ditions, to move from Beverly and Charleston, under command of Generals Ord and Crook, against the East Tennesee and Virginia railroad. Subsequently, General Ord han, to give up the expedition by Beverly, and to form two columns, one under General Crook, on the Kanawha, numbering about ten thousand men, and one on the Shenandoa the enemy in the Shenandoah Valley, and advance as far as possible ; while General Crook would take possession of Lewisburg with part of his force and move down theand Shenandoah Valleys, under General Sigel, commenced on the first of May. General Crook, who had the immediate command of the Kanawha expedition, divided his forceportant bridges and depots, including New river bridge, forming a junction with Crook at Union on the fifteenth. General Sigel moved up the Shenandoah Valley, met thstand of small-arms. On the eighth of the same month he formed a junction with Crook and Averell at Staunton, from which place he moved direct on Lynchburg, via Lex
Twelfth. Captain Gill, Third Arkansas cavalry volunteers, returned to Lewisburg, having had a fight with Captain Adams' company on the Arkansas river, near Petit Jean, in which he killed two and wounded several of the enemy. Fourteenth. A battalion of the Fourth Arkansas cavalry returned from scout through Saline, Hot Springs, and Montgomery counties. Fought with small bands of the enemy daily until arriving at Farr's Mill. Captain Green, with twenty-five men of this battalion, engaged Crook's and Crawford's companies, numbering about a hundred men, drove them, and killed four and wounded six of the enemy, without a single accident happening to his men. The battalion lost during the expedition one private killed, Captain Guinn and Lieutenant Spirr and six privates wounded, and three men missing. Seventeenth. Lieutenant Williams, Third Arkansas cavalry, returned to Lewisburg from scout to Norristown, Dover, &c., having killed three bushwhackers and two horses on the Arkansa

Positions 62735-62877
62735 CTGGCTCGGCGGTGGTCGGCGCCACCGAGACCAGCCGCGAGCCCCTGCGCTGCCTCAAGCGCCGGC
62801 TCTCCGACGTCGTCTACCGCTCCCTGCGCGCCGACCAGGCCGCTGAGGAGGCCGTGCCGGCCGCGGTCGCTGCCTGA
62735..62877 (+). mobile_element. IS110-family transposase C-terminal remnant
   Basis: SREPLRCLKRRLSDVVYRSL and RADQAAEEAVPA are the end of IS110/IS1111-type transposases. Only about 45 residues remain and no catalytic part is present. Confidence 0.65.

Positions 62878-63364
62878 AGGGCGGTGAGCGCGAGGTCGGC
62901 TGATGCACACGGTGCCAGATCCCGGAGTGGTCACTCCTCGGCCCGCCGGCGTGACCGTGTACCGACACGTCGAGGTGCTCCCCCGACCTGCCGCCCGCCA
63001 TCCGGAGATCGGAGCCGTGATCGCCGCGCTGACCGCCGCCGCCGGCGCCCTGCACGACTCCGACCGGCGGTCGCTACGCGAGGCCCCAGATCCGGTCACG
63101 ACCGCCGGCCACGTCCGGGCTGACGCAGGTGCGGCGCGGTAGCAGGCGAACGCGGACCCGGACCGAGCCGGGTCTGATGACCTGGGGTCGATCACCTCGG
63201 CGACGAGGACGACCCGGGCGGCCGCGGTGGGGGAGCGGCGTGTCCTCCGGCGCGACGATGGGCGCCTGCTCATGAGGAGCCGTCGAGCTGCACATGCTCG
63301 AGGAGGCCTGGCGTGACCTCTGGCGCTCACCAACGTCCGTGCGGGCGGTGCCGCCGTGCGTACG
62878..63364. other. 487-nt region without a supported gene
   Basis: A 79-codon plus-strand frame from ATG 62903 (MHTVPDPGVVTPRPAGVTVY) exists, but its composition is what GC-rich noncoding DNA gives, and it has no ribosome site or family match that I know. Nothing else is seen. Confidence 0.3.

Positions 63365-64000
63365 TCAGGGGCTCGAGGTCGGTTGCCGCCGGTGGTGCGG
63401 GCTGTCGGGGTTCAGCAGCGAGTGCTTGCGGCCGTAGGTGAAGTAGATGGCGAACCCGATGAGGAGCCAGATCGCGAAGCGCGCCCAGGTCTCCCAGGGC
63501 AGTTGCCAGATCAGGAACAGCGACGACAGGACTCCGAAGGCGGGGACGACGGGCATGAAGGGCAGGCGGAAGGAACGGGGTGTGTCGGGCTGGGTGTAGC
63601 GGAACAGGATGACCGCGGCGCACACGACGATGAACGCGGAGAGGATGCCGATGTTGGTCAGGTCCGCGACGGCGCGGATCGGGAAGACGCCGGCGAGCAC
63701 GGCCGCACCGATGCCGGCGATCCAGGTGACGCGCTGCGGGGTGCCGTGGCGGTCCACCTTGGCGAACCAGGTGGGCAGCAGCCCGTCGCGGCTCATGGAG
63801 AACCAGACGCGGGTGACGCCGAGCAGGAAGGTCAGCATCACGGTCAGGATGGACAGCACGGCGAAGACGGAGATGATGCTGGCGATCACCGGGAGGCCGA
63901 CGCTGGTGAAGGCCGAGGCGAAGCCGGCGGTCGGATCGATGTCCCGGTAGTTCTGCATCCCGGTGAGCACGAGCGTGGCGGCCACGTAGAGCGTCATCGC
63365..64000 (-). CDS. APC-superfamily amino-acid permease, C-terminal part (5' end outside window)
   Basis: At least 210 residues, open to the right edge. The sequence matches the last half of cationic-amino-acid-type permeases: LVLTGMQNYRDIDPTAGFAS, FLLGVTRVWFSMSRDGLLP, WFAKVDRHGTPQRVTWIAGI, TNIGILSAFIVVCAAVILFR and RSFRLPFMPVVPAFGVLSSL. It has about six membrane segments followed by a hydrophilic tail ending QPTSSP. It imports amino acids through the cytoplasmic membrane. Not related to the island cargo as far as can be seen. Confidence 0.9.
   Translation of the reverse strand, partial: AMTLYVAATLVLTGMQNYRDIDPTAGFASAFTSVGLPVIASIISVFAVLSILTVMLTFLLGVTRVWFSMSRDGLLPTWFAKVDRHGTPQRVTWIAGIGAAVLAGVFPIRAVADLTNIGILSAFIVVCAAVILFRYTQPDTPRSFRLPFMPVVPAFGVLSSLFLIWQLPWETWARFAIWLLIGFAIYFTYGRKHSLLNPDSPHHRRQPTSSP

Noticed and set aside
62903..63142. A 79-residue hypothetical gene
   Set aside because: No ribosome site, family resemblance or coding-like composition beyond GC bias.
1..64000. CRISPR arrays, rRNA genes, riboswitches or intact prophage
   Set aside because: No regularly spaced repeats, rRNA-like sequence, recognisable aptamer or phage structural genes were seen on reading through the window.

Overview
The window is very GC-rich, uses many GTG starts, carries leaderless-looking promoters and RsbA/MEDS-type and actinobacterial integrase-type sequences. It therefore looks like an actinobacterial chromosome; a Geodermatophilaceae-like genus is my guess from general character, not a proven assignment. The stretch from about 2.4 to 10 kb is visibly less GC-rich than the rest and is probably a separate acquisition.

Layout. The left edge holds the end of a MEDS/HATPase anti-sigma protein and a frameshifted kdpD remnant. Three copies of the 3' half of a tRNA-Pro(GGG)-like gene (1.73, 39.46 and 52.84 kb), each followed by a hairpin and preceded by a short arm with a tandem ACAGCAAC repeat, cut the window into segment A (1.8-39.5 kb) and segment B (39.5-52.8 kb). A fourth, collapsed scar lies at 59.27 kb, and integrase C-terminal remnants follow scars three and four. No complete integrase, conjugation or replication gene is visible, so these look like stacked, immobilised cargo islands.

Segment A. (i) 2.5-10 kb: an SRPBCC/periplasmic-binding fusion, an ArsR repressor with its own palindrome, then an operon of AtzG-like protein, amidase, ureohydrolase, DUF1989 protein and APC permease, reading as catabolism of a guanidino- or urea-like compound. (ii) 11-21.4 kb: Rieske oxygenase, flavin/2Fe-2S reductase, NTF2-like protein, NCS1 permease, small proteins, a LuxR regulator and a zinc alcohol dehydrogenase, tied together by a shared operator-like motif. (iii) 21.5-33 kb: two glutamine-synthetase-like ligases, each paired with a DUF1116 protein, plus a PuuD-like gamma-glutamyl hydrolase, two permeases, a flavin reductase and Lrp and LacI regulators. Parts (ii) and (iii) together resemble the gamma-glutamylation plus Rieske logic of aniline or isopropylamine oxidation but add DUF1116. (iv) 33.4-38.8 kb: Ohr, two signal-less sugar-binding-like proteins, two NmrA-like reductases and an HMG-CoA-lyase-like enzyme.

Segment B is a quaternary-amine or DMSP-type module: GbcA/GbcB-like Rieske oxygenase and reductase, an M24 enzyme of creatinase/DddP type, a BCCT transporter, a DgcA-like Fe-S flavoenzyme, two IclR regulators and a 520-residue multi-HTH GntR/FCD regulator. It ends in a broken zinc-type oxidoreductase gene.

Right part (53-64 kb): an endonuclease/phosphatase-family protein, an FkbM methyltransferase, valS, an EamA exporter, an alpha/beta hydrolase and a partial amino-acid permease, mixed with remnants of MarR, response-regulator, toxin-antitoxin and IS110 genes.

s of Major-General Sigel, as follows: Brigadier-General Crook with his division moved from Kanawha,alt works near Abingdon, and co-operating with Crook in the destruction of the railroad. These fortions from that point, orders were sent to Generals Crook and Averell, then supposed to be in the viin the way, to seize upon Staunton, unite with Crook and Averell, and with the combined force occupriver in my front, hold Hunter till you thrash Crook and Averell, and then we can pay our respects d him as far as the gap. On the eighteenth General Crook, then commanding the West Virginia troops,n was therefore regretted as premature. General Crook reported that the enemy's retreat from Beror destroy him. In obedience to orders, General Crook (now Major-General by brevet), took commanenly returned in heavy force, and falling upon Crook, near Kernstown, defeated him, putting about a thousand men hors de combat. General Crook fell back behind the Potomac, saving all his guns and m[2 more...]
g, June eleventh, the consolidated commands of Crook and Sullivan — the latter having the old Sigelmber in front of him at New London, we marched Crook's division in advance, by a road not laid downif they really wished it, at Buford's Gap, General Crook drew up his division in line and awaited tst by their men, but they were lost — when General Crook's division lay in line of battle, waiting ng our own people. Our gallant young General, Crook, was reported killed; five hundred only of hisr move in accordance with this requisite? General Crook, with his command, joined him at Staunton,stant from Lynchburg by the direct route. General Crook here implored permission to march his own wagons. Attempts had been made to induce General Crook, to run the same risk with his batteries, ours were lost by our men. Generals Hunter, Crook, Averell and Sullivan, put up with Major Huttetrother (Porte Crayon), the former attached to Crook's staff. Major Hutter, being an old army of[7 more...]<